Husky Helps Local Garden Donating Water Storage Tank
Husky Helps Local Garden Donating Water Storage Tank

One of Husky's tanks helped save a garden from draught Husky's portable Folding Frame Tanks are most commonly used to store water for fire-fighting purposes. This last summer, however, one of their tanks helped save a garden from drought. Bartlesville First United Methodist Church had tough time keeping their "Garden of Eatin'" Community Garden alive last summer. There wasn't enough rain to keep the plants alive, and they had no way to transport and store water. Husky joined with several local business to help.      

DASH CF Custom Apparatus Unveiled By Pierce At FDIC 2011
DASH CF Custom Apparatus Unveiled By Pierce At FDIC 2011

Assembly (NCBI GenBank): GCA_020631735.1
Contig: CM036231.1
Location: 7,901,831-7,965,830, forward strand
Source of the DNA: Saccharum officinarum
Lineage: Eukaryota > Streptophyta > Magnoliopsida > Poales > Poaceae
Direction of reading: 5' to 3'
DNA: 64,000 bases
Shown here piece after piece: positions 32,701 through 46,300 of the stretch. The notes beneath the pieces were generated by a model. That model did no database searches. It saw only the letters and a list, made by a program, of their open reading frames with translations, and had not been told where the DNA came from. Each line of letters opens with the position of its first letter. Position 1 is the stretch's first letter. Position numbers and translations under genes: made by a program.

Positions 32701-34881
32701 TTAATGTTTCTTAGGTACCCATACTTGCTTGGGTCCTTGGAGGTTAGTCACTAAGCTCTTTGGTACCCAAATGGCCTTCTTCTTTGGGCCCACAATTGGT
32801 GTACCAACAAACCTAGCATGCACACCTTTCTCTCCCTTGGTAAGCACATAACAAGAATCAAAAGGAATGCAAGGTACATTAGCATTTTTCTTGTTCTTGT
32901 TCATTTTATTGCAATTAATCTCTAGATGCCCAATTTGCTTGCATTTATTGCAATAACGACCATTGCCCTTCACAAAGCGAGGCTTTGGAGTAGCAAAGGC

Pierce Manufacturing unveiled the revolutionary cab forward Dash CF custom apparatus at FDIC 2011 There are two Dash CF pumpers on display. Both vehicles feature a 450 hp engine, 70-inch cab with raised roof and an overall height of 9-feet 9-inches. Pierce Manufacturing, an Oshkosh Corporation company, unveiled the all-new Dash CF custom Apparatus at the opening of the Fire Department Instructors Conference (FDIC) in Indianapolis, Ind. The Dash CF features an innovative tilting cab-forward design that repositions the engine rearward and down low between the frame rails, resulting in a wide-open interior configuration. Two Dash CF apparatus were flanked by seven additional Pierce vehicles inside Lucas Oil Stadium in booth #8805/9902. "The Dash CF is designed to meet the situation readiness needs of firefighters: it is, in effect, built around the firefighters and not around the power train and fire pump," said Jim Johnson, Oshkosh Corporation executive vice president and president, Fire & Emergency. "Every component of its cab forward design is engineered to help firefighters prepare for any emergency and respond with confidence. We are proud to showcase its many advantages to FDIC visitors, along with a full range of Pierce aerials, pumpers and rescue vehicles." There are two Dash CF pumpers on display. Both vehicles feature a 450 hp engine, 70-inch cab with raised roof and an overall height of 9-feet 9-inches. Each apparatus also features a 177-inch aluminum body, PUC 1500 gpm pump, 500-gallon water tank, Command Zone advanced electronics and single point service access. The Dash CF is is designed in a way so that firefighters can respond to incidents with greater efficiency Other vehicles on display include a first-of-its-kind aluminum rear mount PUC aerial platform, shown courtesy of the Sister Bay Fire Department in Wisc., that features the innovative Pierce Ultimate Configuration, 1500-gpm single stage pump, pump and roll with two-step shift technology, and a short-jack spread of 12-ft 3-inches. The unit also features a Velocity 70-inch cab with 10-inch raised roof, TAK-4 independent front suspension and side roll protection. In addition, a Quantum pumper, shown courtesy of the Sacramento Metropolitan Fire District, Calif., features an overall height of 9-feet 10-inches, a 152-inch aluminum body and an overall length less that 32-feet. The vehicle is built with a 700-gallon "New York style" water tank, 1500-gpm single stage pump, Husky 3 foam system, and stainless steel plumbing. An Arrow XT Heavy Duty Ladder, shown courtesy of the Stoughton Fire Department of Mass., features a 105-ft aerial device, 10-inch raised roof cab, front and side roll protection systems, blue LED rope lighting on all ladder sections, an aerial collision avoidance system and a 500-lb dry tip load capacity. The Saber pumper on display features an extended cab with 12-inch raised roof, 6-person seating capacity and an overall height of 9-ft 6-inches. The vehicle features a 1,000-gallon water tank, 1250-gpm single stage pump, foam system with 30-gallon foam cell, aluminum body with roll-up doors and standard NFPA ground ladder storage. A Responder pumper, built on a Freightliner chassis and with an overall height of 10-feet, is also on display. This vehicle features an extended cab with side storage compartments, 3-person seating capacity (with a Pierce exclusive center third seat), 1,000-gallon water tank, stainless steel plumbing, and a Command Zone advanced electronics system. Also on display is a 75-foot heavy-duty aluminum ladder built on the Impel chassis. This apparatus features a 70-inch cab length, seating for six firefighters, and a frontal air bag and side roll protection system to enhance safety. The vehicle is equipped with TAK-4 independent front suspension, Command Zone advanced electronics and 101-feet of ground ladder storage. A non-walk-in heavy-duty rescue vehicle, shown courtesy of the Hillcrest Fire Department in NC, is on display as well. This rescue is built on a Velocity chassis with a 220-inch wheelbase, seating for six firefighters and both front impact and side roll protection systems. The 20.5-foot aluminum rescue body features four roof storage compartments, a roof light tower, electric awning, 40 kW 3-phase PTO-driven generator, complete breathing air system and a wide assortment of shelves, utility trays, and tool boards. Other Pierce vehicles on display at FDIC include a Peterbilt pumper in booth #9902 and a Freightliner pumper in booth 4120. Finally, the Oshkosh Foundation is sponsoring a "signature wall" within the Pierce booth. For every signature collected at FDIC, the Oshkosh Foundation will donate $1 to the National Fallen Firefighters Foundation (NFFF) up to a total $10,000.